Head of IIF Dallara enters Greek Prime Minister's office in a car in Athens
Charles Dallara, managing director of the Institute of International Finance (IIF), heads to the Greek prime minister's office in a car in Athens on Friday. REUTERS

The representatives of Greece's private creditors left Athens unexpectedly on Saturday without a deal on a debt-swap plan that is vital to avert a disorderly default, sources close to the negotiations told Reuters.

Negotiations will continue over the phone during the weekend, but it is unlikely that an agreement can be clinched before next week, the sources said, as Athens races against the clock to strike a deal.

A lot of progress has been made on the details of the plan during talks between Athens and Institute of International Finance (IIF) chief Charles Dallara, sources say, but any deal needs the approval of the International Monetary Fund and Eurozone countries, which insist on a substantial cut in the debt load.

The IMF, the European Union countries in general, and the bloc's paymaster Germany in particular, want to make sure the deal puts Greece's derailed finances back on a sustainable track before they agree to a new, 130 billion euro bailout, which is also crucial to avoid a messy default.

The IMF insists the debt-swap deal must ensure Greece's debt burden will be cut to 120 percent of its gross domestic product by 2020 from 160 percent now, as agreed at an EU summit in October, and it has warned that this is made more difficult by the fact that Athens' economic prospects have deteriorated since.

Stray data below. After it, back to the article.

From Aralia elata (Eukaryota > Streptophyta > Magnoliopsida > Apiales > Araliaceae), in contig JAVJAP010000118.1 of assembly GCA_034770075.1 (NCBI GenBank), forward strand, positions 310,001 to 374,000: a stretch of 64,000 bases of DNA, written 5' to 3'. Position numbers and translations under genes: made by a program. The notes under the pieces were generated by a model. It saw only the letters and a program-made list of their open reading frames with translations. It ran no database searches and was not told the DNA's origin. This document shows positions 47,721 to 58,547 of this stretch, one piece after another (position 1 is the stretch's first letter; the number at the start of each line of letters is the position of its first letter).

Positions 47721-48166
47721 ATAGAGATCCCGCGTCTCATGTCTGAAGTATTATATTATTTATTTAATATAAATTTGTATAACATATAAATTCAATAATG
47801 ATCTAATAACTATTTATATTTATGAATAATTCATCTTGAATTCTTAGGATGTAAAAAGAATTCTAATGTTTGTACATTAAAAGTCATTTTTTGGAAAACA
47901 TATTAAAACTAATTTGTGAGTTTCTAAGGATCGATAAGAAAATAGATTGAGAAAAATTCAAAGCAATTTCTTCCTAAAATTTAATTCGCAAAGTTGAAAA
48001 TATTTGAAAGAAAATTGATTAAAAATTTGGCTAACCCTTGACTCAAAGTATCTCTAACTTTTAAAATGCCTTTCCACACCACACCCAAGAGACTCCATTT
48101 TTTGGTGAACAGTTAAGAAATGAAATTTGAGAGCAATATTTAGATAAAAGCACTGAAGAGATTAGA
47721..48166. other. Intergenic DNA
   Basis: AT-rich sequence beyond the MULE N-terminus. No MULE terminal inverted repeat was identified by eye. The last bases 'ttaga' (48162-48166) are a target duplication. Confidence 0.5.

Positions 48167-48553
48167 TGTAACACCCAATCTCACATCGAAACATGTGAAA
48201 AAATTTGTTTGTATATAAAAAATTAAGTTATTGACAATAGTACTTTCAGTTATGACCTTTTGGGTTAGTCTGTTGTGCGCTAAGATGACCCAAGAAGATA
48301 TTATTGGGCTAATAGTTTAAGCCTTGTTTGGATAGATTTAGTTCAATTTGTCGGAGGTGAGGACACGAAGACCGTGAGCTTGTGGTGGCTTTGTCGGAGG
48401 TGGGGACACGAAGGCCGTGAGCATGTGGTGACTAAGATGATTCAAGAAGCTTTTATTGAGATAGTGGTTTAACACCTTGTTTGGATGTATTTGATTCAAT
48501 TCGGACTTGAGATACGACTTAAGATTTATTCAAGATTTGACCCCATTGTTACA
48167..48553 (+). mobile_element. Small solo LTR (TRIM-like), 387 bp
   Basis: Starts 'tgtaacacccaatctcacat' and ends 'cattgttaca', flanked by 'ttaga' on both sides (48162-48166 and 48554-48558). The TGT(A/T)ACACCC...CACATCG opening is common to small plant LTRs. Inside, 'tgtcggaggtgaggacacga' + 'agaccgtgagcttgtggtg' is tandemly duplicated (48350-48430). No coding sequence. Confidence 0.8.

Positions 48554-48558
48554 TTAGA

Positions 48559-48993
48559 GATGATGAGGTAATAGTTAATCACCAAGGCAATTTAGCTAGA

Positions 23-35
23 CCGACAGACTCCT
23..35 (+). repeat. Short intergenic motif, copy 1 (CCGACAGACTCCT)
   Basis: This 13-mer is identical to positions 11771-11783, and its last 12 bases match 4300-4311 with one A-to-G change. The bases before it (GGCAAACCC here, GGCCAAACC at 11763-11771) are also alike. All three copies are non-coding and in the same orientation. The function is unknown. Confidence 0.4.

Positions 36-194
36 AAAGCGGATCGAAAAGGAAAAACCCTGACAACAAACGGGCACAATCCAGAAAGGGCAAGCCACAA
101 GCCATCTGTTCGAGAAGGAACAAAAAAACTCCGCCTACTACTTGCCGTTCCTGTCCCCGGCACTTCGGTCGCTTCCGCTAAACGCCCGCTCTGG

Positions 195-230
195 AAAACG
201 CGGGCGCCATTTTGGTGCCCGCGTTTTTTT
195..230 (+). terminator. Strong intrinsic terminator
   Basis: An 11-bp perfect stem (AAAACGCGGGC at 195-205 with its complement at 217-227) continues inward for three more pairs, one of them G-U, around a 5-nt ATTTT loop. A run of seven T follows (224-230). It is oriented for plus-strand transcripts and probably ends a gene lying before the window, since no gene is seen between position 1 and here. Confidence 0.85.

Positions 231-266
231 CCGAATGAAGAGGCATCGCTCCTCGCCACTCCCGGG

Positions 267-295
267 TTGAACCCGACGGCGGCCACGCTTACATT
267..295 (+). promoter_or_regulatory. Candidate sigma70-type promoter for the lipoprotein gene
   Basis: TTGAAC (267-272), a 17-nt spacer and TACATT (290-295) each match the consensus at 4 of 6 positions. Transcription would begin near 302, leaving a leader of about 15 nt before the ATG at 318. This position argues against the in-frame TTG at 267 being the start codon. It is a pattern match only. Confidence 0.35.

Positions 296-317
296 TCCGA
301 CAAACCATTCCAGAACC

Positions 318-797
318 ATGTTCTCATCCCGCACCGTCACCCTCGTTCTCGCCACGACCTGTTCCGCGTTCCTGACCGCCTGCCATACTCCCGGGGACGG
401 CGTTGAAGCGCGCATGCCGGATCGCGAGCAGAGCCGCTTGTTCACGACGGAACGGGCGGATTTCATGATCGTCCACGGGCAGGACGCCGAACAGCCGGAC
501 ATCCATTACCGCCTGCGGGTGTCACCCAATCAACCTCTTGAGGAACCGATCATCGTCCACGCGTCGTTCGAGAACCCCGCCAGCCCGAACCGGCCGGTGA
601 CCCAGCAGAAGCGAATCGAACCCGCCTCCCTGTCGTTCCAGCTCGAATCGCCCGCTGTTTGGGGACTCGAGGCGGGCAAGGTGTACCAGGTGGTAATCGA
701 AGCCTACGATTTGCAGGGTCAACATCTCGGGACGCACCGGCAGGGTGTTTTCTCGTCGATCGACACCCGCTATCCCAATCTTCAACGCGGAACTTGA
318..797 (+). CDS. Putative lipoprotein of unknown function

Things are complicated, we are getting closer on the numbers, but there is still quite some work ahead, one source close to the talks said. Discussions will continue over the phone this weekend, but an agreement is unlikely before next week, if there is an agreement at all.

A meeting Monday of Eurozone finance ministers will be crucial for the debt-swap talks.

We will want to test the waters among member states because given the complex connections between private-sector and official funding elements, we have to have the backing of member states for a deal, a senior EU source told Reuters.

The outcome in terms of achieving the debt-to-GDP target will depend on how the debt-sustainability analysis is constructed, which is not a precise science but at most a form of art, the source said.

A new analysis of Greece's debt sustainability could be ready before Monday's Eurogroup meeting or by midweek, the source said.

The IIF said on Friday that the elements of the deal were coming into place, adding: Now is the time to act decisively and seize the opportunity to finalize this historic deal and contribute to the economic stability of Greece, the euro area, and the world economy.

The statement seemed to be addressing Greece's official lenders, the EU and the IMF, who have driven a hard bargain behind the scenes of the negotiations, insisting that the deal must slash Greece's debt substantially, sources in Athens said.

The Eurozone ministers will examine the proposal and say whether we have a deal. If they say we don't, we're back to the negotiating table, said a banking source close to the talks.

Private bondholders will likely take a hit of 65 to 70 percent on their holdings, with Greece's new bonds featuring 30-year maturity and a progressive coupon, or interest rate, averaging out at 4 percent, another banking official close to the talks told Reuters.

A 15 percent cash sweetener will be made up of short-term bonds from Europe's temporary bailout fund, the European Financial Stability Facility (EFSF), two sources told Reuters.

Haggling over the coupon had held up the long-running talks as Greece raced to wrap up an agreement, raising the prospect of a messy default when Athens faces 14.5 billion euros ($18.5 billion) of bond repayments in March.

(Additional reporting by Paul Taylor in Paris and Lefteris Papadimas in Athens; Writing by Ingrid Melander; Editing by Alison Birrane)